According to Inside Higher Ed, Middlebury College has announced that it will pull funding from The New England Review by 2011 "if the publication doesn't become self-supporting."
This hits home for me in a few ways -- NER was one of the first lit mags I ever read, because at the time I became interested in such things, the local college library subscribed (and still does). As a teenager, I attended the Bread Loaf Young Writers' Conference, met the managing editor, and got her to sign a copy of the magazine for me (for a while, NER was known as The New England Review & Bread Loaf Quarterly, and I still tend to think of it as NER/BLQ). Later, I attended the adult version of Bread Loaf, and though NER's official relationship with the conference was less by then, many of its staff members still attended, as well as numerous writers it had published.
NER was also one of the earliest supporters of Best American Fantasy, and I'm thrilled that BAF 3 will be reprinting a story they first published (no, I still can't release the list of stories -- we're still trying to get rights to a couple).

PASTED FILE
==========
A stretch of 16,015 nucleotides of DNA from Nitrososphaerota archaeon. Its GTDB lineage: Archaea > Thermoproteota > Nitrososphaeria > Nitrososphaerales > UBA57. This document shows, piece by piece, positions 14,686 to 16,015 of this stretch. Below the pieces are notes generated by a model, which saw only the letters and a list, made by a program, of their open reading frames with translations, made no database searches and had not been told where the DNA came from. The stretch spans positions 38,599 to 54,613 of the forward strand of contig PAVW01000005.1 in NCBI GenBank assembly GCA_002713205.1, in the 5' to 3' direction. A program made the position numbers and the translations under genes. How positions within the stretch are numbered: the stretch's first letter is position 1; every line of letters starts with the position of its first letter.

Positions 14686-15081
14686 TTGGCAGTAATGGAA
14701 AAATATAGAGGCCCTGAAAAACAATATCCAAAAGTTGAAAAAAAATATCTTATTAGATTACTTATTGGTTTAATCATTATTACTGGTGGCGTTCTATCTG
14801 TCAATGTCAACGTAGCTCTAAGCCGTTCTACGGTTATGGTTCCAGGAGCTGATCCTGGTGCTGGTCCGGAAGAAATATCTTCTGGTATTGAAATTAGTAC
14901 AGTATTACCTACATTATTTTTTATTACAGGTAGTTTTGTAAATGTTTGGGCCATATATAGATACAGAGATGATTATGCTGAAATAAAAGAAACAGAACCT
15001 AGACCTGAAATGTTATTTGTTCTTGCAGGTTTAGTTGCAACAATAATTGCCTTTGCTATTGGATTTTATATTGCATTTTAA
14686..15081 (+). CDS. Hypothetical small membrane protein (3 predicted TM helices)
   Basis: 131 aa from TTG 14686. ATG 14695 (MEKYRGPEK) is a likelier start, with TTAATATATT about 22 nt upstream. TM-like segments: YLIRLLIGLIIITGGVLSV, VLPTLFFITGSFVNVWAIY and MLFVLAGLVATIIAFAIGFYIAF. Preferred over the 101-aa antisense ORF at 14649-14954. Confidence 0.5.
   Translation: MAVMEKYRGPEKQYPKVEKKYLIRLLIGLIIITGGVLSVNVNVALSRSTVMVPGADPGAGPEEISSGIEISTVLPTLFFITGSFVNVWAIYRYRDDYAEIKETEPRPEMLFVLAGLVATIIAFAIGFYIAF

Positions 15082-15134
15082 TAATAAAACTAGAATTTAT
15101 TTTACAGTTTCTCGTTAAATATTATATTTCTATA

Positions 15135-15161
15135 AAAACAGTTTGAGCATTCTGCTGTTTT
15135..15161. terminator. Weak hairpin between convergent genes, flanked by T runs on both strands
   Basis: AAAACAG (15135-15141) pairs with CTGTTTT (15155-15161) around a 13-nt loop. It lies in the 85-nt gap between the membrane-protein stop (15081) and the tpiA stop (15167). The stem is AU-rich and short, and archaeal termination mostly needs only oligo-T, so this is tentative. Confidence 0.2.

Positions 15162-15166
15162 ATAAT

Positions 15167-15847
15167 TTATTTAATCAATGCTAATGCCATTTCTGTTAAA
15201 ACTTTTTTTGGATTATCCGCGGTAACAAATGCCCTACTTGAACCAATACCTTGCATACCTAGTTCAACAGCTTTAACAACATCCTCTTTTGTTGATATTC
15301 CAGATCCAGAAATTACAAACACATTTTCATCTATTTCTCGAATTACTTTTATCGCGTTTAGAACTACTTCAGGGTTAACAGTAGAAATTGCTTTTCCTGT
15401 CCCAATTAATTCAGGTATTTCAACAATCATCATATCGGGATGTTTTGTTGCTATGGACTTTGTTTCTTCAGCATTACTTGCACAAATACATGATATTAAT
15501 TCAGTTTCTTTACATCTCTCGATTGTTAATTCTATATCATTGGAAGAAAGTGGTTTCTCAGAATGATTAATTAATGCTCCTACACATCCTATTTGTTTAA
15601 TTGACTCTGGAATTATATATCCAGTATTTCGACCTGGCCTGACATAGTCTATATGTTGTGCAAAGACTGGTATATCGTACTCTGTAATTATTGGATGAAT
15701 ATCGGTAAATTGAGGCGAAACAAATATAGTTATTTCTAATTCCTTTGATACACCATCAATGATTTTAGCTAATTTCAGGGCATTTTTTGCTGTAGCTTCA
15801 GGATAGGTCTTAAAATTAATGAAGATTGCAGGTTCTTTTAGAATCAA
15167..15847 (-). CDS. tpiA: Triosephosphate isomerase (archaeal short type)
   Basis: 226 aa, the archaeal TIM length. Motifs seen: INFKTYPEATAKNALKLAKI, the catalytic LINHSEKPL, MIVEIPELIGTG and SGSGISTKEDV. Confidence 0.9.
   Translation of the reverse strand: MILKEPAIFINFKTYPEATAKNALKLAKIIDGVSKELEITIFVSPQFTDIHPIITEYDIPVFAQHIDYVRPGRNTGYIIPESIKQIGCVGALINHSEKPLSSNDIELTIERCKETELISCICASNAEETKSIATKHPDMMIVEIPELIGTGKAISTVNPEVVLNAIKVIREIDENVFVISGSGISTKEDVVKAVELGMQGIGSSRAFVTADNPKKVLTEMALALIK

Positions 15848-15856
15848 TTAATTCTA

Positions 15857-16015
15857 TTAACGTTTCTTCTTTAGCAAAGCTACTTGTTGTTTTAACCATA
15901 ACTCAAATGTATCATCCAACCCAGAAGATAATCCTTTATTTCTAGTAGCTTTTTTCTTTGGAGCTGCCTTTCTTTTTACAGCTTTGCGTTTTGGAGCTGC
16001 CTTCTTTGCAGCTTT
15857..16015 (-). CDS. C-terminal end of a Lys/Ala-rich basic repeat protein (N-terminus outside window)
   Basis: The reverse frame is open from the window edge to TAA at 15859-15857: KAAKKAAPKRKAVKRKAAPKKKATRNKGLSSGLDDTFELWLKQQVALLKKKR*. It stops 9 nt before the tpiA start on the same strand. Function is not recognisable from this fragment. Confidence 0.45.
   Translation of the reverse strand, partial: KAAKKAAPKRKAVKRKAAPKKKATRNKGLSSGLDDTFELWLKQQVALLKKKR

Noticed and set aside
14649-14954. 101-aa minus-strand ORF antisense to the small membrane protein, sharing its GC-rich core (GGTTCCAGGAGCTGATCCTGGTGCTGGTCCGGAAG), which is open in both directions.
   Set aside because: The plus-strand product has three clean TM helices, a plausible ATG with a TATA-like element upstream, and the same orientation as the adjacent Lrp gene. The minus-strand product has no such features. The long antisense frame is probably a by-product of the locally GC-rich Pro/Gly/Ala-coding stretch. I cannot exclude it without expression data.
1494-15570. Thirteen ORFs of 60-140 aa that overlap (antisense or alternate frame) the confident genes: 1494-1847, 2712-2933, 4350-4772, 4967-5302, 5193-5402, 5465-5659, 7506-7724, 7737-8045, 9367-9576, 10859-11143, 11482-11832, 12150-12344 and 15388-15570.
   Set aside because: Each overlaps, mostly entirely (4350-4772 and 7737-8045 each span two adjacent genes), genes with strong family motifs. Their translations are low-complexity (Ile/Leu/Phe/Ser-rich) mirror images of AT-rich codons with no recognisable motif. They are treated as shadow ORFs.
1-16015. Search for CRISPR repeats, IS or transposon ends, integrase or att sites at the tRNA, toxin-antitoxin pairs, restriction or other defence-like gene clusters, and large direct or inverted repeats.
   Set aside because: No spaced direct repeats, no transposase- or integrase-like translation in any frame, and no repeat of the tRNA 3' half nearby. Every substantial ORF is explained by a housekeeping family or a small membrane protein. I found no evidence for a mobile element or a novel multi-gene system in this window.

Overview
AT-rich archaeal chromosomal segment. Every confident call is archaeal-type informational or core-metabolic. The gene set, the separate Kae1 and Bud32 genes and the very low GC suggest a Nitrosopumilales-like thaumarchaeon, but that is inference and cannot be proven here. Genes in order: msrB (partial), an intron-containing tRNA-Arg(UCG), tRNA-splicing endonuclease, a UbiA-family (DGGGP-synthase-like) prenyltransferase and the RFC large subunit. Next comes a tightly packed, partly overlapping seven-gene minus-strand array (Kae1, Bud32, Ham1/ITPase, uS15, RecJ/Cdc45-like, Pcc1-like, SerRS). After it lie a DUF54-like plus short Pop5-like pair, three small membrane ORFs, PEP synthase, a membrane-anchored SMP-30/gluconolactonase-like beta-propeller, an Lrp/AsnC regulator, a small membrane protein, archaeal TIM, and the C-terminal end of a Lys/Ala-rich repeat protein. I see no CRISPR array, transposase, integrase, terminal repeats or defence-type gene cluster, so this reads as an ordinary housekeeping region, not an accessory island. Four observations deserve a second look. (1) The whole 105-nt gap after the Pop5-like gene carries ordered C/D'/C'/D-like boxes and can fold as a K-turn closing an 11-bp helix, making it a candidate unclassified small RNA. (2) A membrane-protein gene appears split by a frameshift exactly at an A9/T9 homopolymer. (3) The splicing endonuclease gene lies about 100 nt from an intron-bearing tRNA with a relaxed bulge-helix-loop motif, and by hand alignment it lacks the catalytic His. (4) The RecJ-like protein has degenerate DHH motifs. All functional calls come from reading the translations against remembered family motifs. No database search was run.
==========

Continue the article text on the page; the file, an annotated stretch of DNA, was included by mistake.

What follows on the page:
Most literary journals survive either through institutional support or from major donors. Some people have argued that literary journals are outmoded, useless, filled with mediocre writing, etc. Some are. But not NER -- it's one of the great ones. Its mix of poetry, fiction, and nonfiction is among the best and most diverse in this country.
I hope that whoever is in charge of this decision at Middlebury will reconsider; if they don't, I hope NER is able to find a new home that is worthy of it.